Big Bertha Cool was the first half of A. A. Fair’s (otherwise Erle Stanley Gardner’s) team of Cool and Lam Detective Agency. Bertha went into the investigation business when her husband died, and the firm was originally called B. Cool Confidential Investigations until Donald Lam, a former employee, became a partner. Bertha Cool had a cluster of diamonds on her fingers, weighted 165 pounds, and was somewhere in her late fifties or early sixties. She was as tough, hard and rugged as a coil of barbed wire, loud and boisterous of voice and manner, and said to have avaricious-some called them greedy-little eyes. She had flowing white hair which gave her a deceptively motherly appearance. She wore bifocals and loose clothing and smoked cigarettes. She was set in the Marie Dressler mode and appeared in many novels such as Owls Don’t Blink (1942) and Beware the Curves (1956). See the Donald Lam entry for further details.

Montague Cork
Mr. Montague Cork, Managing Director and General Manager of the Anchor Accident Insurance Co., Ltd., was in his early sixties. He had a big nose and dewlapped eyes, and often looked like a wrinkled old bloodhound nosing out a trail. He had celebrated a twenty-fifth wedding anniversary with his wife Phoebe. Cork could sniff out a suspicious claim on his insurance company at once, an ability he attributed to a lifetime trained in the business. MacDonald Hastings featured him in a number of novels, beginning with Cork on the Water (1951). Other novels included Cork in Bottle (1953) and Cork in the Doghouse (1957).

Sergeant Cork
A.T.V. began production of “Sergeant Cork’s Case Book” early in 1963. It was a series of hour long programmes devised by Ted Willis, with subsequent scripts by Bill Craig, Alan Prior, Bill Macilwaith, Arthur Swinson, and others. The stories were set in Victorian London and concerned a pioneer policeman who worked in Scotland Yard. This was in the C.I.D.’s very early days before modern methods made crime detection the science it is now. Cork was a policeman ahead of his time in an illiberal age, shrewd, sagacious, unconventional, a man both loved and feared in a London lit by gaslight, a man who fought an almost lone battle to convince his superiors that his methods were not a waste of time. The stories gave insights into the origins of certain methods of crime detection which are now taken for granted. John Barrie played the part of Cork with great distinction, showing him to be thickset, middle aged and the possessor of great intelligence. Cork’s assistant was Bob Marriott, played by William Gaunt.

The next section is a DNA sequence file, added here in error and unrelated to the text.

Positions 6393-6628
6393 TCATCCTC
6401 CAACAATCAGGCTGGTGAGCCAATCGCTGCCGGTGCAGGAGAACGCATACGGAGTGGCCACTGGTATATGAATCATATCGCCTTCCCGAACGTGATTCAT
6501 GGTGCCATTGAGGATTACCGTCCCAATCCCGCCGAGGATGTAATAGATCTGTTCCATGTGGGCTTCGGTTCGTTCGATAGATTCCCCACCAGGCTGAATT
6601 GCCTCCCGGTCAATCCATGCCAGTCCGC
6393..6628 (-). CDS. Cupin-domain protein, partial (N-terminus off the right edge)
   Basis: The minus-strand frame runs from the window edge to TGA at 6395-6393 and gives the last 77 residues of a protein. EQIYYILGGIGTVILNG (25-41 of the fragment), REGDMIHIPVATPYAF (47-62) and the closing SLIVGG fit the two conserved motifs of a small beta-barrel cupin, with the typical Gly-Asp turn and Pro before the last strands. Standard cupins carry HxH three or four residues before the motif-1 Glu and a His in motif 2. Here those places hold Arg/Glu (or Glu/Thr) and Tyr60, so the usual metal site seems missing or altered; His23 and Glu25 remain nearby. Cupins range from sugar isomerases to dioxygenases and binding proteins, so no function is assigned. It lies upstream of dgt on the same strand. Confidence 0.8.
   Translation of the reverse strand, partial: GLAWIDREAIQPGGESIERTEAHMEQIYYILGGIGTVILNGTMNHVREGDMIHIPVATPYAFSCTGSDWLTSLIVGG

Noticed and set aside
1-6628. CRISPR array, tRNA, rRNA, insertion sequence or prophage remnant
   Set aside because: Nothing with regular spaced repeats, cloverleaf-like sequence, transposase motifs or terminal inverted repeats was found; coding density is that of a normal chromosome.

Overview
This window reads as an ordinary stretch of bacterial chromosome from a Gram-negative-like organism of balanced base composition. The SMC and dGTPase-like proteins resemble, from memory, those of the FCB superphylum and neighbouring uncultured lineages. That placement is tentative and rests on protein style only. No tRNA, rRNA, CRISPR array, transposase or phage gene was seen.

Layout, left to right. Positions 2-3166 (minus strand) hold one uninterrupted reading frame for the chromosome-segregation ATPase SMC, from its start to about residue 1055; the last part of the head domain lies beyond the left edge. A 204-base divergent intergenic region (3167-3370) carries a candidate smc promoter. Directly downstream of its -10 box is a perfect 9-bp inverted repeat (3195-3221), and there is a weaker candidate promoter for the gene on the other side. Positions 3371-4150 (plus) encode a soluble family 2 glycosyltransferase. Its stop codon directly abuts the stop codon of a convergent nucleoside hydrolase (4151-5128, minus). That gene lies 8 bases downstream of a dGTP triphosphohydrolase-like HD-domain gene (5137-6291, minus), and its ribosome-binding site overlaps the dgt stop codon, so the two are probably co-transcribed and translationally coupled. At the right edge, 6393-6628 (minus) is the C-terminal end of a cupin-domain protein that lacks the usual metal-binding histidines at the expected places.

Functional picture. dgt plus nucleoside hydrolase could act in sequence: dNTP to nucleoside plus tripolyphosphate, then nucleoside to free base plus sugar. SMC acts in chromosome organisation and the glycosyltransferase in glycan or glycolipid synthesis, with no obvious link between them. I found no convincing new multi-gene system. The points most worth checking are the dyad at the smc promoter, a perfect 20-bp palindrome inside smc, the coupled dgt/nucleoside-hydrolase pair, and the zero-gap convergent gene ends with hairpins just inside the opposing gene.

Sergeant Cork’s Casebook (1965) and Sergeant Cork’s Second Casebook (1966) by Arthur Swinson were adaptations from the original scripts.

Captain Cormorant
Cormorant had a face that was mild mannered and clean shaven. His nose was a little sharp like the bill of a hawk, his animated eyes were rather deep-set and dark, and his hair was full of grey. Cormorant’s hands were soft and perfect in shape, and he stood 5 ft. 7 in. in his stockings. Although he was aged 60, he still possessed the litheness of young manhood. He had been a detective for 30 years-not attached to any police force but an independent-but not one in a hundred knew his real name. Hardly ever did he fail to get his prey. Captain Cormorant appeared in Aldine Detective Tales No. 123.

Inspector Cornford
Milward Kennedy (M. R. K. Burge) introduced Insp. Cornford in The Corpse on the Mat (1929; published in the U.S. as The Man Who Rang the Bell, as by Robert Milward Kennedy), and Cornford also appeared in Corpse Guard Parade (1929).

Peter Correlly
New York policeman Peter Correlly was a tall, sallow young man with a perpetual stoop. His carriage suggested weariness and his apparent thinness deceived many good judges into the belief that he suffered from ill-health, but he was neither weak nor thin. He had the appearance of being chronically tired, but that was another deception. Edgar Wallace featured him in The Golden Hades (1929).

Mark Corrigan
Corrigan, a man in his early thirties, got into the U.S. Intelligence Service the hard way-via the Army Investigation Department and the private eye business in Philadelphia. Corrigan related his own adventures in The Big Squeeze (1955) and many other novels, in which he was also credited as the author.

Phil Corrigan. See: Secret Agent X9.

Inspector Cosgrove
Inspector Cosgrove of the Metropolitan Criminal Investigation Branch of the Australian Police in Brisbane appeared in Cosgrove: Detective (1933) by Murray M. Innes.

Detective Coulson
Rex Coulson, an adventurer type of detective and the creation of Jack Mann, was a lean and lithe six-footer. He was featured in Reckless Coulson (1933), Coulson Alone (1936) and other novels.